Researchers often take samples from a population and use the data from the sample to draw conclusions about the population as a whole.

One commonly used sampling method is **systematic sampling**, which is implemented with a simple two step process:

**1.** Place each member of a population in some order.

**2.** Choose a random starting point and select every n^{th} member to be in the sample.

This tutorial explains how to perform systematic sampling in R.

**Example: Systematic Sampling in R**

Suppose a superintendent wants to obtain a sample of 100 students from a school that has 500 total students. She chooses to use systematic sampling in which she places each student in alphabetical order according to their last name, randomly chooses a starting point, and picks every 5th student to be in the sample.

The following code shows how to create a fake data frame to work with in R:

#make this example reproducible set.seed(1) #create simple function to generate random last names randomNames <- function(n = 5000) { do.call(paste0, replicate(5, sample(LETTERS, n, TRUE), FALSE)) } #create data frame df <- data.frame(last_name = randomNames(500), gpa = rnorm(500, mean=82, sd=3)) #view first six rows of data frame head(df) last_name gpa 1 GONBW 82.19580 2 JRRWZ 85.10598 3 ORJFW 88.78065 4 XRYNL 85.94409 5 FMDCE 79.38993 6 XZBJC 80.49061

And the following code shows how to obtain a sample of 100 students through systematic sampling:

#define function to obtain systematic sample obtain_sys = function(N,n){ k = ceiling(N/n) r = sample(1:k, 1) seq(r, r + k*(n-1), k) } #obtain systematic sample sys_sample_df = df[obtain_sys(nrow(df), 100), ] #view first six rows of data frame head(sys_sample_df) last_name gpa 3 ORJFW 88.78065 8 RWPSB 81.96988 13 RACZU 79.21433 18 ZOHKA 80.47246 23 QJETK 87.09991 28 JTHWB 83.87300 #view dimensions of data frame dim(sys_sample_df) [1] 100 2

Notice that the first member included in the sample was in row 3 of the original data frame. Each subsequent member in the sample is located 5 rows after the previous member.

And from using **dim() **we can see that the systematic sample we obtained is a data frame with 100 rows and 2 columns.

**Additional Resources**

Types of Sampling Methods

Stratified Sampling in R

Cluster Sampling in R

Hi Zach, does this only work if your sample is a divisor of your data frame? i.e. I tried to use your code to take a sample of 49 students out of 500:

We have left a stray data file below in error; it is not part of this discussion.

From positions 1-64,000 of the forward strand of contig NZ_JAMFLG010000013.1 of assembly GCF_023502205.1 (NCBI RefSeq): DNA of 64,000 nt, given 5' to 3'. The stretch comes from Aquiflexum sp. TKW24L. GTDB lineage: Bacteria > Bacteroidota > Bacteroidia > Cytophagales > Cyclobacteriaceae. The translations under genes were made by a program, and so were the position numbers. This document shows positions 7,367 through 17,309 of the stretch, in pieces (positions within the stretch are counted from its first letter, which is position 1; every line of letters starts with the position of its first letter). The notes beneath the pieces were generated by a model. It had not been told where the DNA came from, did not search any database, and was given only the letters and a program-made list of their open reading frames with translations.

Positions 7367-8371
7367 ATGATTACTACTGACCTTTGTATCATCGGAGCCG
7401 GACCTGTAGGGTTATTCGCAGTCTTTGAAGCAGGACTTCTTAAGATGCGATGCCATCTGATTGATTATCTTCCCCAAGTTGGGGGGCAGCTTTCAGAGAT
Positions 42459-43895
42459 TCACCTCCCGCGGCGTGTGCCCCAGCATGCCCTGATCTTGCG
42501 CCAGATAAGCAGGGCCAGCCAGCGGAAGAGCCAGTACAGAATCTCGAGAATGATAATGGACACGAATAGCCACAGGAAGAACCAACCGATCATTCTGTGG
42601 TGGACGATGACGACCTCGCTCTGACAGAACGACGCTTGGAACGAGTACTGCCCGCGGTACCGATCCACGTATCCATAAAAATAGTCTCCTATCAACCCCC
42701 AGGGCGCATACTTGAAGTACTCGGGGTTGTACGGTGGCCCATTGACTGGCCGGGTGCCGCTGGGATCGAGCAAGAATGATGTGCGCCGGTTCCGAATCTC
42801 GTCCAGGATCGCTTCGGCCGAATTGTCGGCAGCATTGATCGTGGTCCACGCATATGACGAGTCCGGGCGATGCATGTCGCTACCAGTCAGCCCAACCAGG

sys_sample_df = df[obtain_sys(nrow(df), 49), ]

And my last four rows were NA. I assume this is because there is a remainder in N/n, so in this case it selects every 11 students, but once it reaches the end of the dataframe it has only selected 45 students but needs more. It also would struggle if your sample was more than n/2 of your total size. I’ve written a rough while loop which basically continually samples until you hit your desired sample size, but I’m sure there could be a much neater way:

set.seed(1)

#create simple function to generate random last names

randomNames <- function(n = 5000) {

do.call(paste0, replicate(5, sample(LETTERS, n, TRUE), FALSE))

}

#create data frame

df <- data.frame(last_name = randomNames(500),

gpa = rnorm(500, mean=82, sd=3))

#view first six rows of data frame

head(df)

#Function to sample

obtain_sys = function(N,n){

k = ceiling(N/n)

r = sample(1:k, 1)

seq(r, r + k*(n-1), k)

}

#Total sample size

N_tot = 500

#Desired sample

n_samp = 49

#Run initial sample

sys_sample_df <- df[obtain_sys(N_tot, n_samp), ]

#Remove any duplicates and NAs

sys_sample_df <- sys_sample_df[!duplicated(sys_sample_df$last_name),]

sys_sample_df <- sys_sample_df[!is.na(sys_sample_df$last_name),]

while(length(unique(sys_sample_df$last_name))<n_samp){

#remove those already sampled

df2 <- df[which(!df$last_name %in% sys_sample_df$last_name), ]

#redefine samples and total

N_tot2 <- N_tot – length(unique(sys_sample_df$last_name))

n_samp2 <- n_samp – length(unique(sys_sample_df$last_name))

#Run sample again

sys_sample_df2 = df2[obtain_sys(N_tot2, n_samp2), ]

#Remove any duplicates and NAs

sys_sample_df2 <- sys_sample_df2[!duplicated(sys_sample_df2$last_name),]

sys_sample_df2 <- sys_sample_df2[!is.na(sys_sample_df2$last_name),]

#Join together samples

sys_sample_df <- rbind(sys_sample_df, sys_sample_df2)

}